The Germans have been responsible for a lot of useful inventions over the years with the computer, the MP3 and the smart card all attributed to German creators. In an Irish context though, their invention of the term ‘Schadenfreude’ may be the most applicable.
Schadenfreude can be described as ‘pleasure derived from the misfortune of others’, and Irish people are experts in this field.
We want you to be the best you can be, we hope for the best for everyone, but if you get too big for your own boots, we’ll take great pleasure in your demise.
Bono and Conor McGregor have generally been the poster boys for the theory in Ireland but when news emerged Sunday night that a warrant had been issued by Brazilian police for FAI CEO John Delaney’s passport, Schadenfreude erupted among Irish football fans and journalists.
I'm sure John Delaney will hold a press conference and explain everything
— Dion Fanning (@dionfanning) August 21, 2016
John Delaney. Pat Hickey… Brazil we and our sport are forever in your debt.
— Ewan MacKenna (@EwanMacKenna) August 21, 2016
Imagine John Delaney moving and shaking in a Brazilian prison….sorting extra meal tickets for the loyal footsoldiers in Cellblock F.
— Joe Callaghan (@JoeCallaghan84) August 21, 2016
Apparently, the going rate for bribing Brazilian cops is 5000 euros made payable over five years as a grant
— Dave Hannigan (@daveyhannigan) August 21, 2016
BREAKING: John Delaney secures extra arrest warrants for Irish fans.
— Michael Pidgeon (@Pidge) August 21, 2016
Delaney is the Olympic Council of Ireland’s vice president and is one of six people listed on a warrant that was issued on Saturday by the same Rio de Janiero court that authorised the arrest of Olympic Council of Ireland (OCI) President Pat Hickey last week, as well as the detention of Irish man Kevin Mallon on August 5th.
While the warrant for Delaney has nothing to do with Irish football, it hasn’t stopped football fans and journalists alike from taking pleasure from its leader’s inclusion.
The discontent for Delaney in Irish football is palpable. He’s the scapegoat for blame, the whipping boy for misfortune and he’s the figurehead for Irish football as its highly paid Chief Executive, but where does the resentment for Delaney stem from and why is it so strong?
The starting point for most fans usually has nothing to do with the man himself but the salary that he earns.
The Waterford native is paid an annual salary of €360,000 by the FAI. At one stage it was €450,000, over three times the amount of money that the League of Ireland champions receive in prize money from the association.
He’s also previously referred to the League of Ireland as Irish football’s ‘problem child’, yet his association takes credit for its success when some of its former products make the Irish national team.
— FAIreland ⚽️🇮🇪 (@FAIreland) June 15, 2016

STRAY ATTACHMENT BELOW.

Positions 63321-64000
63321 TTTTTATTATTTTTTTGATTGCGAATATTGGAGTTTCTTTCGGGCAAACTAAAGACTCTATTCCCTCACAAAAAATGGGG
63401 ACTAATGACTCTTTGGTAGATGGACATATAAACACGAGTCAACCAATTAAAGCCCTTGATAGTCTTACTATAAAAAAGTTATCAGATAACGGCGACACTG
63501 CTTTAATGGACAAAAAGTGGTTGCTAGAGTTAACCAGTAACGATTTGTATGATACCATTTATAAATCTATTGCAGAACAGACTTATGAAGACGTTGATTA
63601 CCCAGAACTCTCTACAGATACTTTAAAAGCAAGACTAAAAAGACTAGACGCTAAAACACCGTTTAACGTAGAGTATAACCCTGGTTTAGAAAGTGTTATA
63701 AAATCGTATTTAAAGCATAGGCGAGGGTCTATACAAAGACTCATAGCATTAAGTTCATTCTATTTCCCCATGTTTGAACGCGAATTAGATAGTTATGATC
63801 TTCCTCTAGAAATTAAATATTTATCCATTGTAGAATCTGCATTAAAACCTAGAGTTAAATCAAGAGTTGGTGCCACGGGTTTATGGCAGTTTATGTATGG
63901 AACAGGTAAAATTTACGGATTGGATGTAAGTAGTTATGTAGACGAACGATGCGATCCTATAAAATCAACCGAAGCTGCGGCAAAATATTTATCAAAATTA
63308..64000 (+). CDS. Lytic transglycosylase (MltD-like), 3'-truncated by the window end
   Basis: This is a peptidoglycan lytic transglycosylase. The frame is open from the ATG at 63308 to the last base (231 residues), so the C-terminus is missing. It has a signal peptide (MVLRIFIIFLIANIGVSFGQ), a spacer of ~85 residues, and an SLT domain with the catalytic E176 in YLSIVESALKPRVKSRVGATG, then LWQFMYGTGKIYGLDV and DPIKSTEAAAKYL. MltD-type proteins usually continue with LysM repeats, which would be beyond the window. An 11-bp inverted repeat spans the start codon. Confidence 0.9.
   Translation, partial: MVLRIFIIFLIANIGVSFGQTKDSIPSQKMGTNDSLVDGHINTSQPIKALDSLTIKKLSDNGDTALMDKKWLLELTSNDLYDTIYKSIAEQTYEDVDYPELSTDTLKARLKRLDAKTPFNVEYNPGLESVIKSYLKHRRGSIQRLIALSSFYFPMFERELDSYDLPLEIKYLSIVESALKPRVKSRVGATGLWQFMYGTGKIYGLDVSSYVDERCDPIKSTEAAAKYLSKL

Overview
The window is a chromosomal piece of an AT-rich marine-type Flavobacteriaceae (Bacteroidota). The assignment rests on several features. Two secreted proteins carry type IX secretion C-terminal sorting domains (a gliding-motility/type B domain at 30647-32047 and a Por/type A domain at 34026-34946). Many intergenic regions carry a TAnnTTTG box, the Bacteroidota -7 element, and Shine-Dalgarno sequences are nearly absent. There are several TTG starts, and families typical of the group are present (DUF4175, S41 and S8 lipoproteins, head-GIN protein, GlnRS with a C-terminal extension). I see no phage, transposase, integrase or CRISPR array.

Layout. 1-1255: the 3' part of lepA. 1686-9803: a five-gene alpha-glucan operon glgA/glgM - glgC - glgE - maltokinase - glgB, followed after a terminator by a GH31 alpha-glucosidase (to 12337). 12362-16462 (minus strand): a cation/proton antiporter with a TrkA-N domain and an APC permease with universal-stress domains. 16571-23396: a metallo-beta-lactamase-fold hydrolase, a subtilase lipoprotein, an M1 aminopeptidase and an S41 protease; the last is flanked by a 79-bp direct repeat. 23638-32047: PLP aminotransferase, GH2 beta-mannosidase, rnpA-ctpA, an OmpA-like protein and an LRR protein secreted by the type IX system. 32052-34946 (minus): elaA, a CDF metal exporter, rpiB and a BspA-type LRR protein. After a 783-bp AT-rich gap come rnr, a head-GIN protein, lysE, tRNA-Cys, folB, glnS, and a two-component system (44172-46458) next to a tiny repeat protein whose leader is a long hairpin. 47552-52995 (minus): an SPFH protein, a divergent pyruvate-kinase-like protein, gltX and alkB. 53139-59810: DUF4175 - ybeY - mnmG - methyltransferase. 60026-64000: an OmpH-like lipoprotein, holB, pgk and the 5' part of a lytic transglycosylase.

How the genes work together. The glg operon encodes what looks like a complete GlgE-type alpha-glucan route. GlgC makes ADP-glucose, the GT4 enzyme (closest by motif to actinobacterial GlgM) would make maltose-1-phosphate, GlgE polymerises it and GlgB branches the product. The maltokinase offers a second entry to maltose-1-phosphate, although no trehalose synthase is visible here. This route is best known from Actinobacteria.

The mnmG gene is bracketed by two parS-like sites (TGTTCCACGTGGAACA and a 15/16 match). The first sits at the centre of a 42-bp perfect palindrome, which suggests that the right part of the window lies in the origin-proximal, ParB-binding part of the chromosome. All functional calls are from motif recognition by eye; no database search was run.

He’s sang rebel ballads, drank with fans in Poland while Monaghan United were on the verge of extinction, has had a number of League Of Ireland clubs enter liquidation under his watch and accepted a €5 million loan from FIFA in 2010 as compensation for Thierry Henry’s handball which prevented Ireland from qualifying for the 2010 World Cup in South Africa.
For journalists, he’s also proven to be a source of discontentment as he hasn’t held an open press conference as FAI CEO in over two years. Media members are freely invited to FAI events when it comes to charity launches and training sessions, but not when it comes to answering questions regarding the future direction of Irish football.
And it’s not just media members that can’t ask questions, it seems it’s also the FAI’s own delegates, with the 2014, 2015 and 2016 FAI AGMs fielding no questions from the floor or from the press.
As TD Tom Fleming told the Irish Times last year: “A lot of people in the FAI are afraid to talk, afraid their clubs will be punished financially.
“There is a fear element within the soccer community. If the AGMs are run in the way that no questions are asked… people who are keeping the game going are left out from having a say.”
Delaney’s supporters will point to the FAI’s commercial success, the recent success of the national team and bringing events such as the 2011 Europa League final and recent Champions Cup games involving Celtic, Inter Milan and Barcelona to Ireland, but the detractors seemingly far outweigh supporters.
Delaney, along with Hickey and Mallon, will be innocent until proven guilty in Brazil but the sporting public’s response to the former’s involvement in the warrant highlights once again the underlying frustration within the Irish footballing landscape.
Fans, clubs, media members and politicians have all expressed their frustration with Delaney in the past and the warrant has only given fuel to their fire.
The 48-year-old is a divisive figure in Irish sport but Sunday’s news leaves no doubt as to what side of the divide the majority of the Irish football public fall upon.
Jack O’Toole, Pundit Arena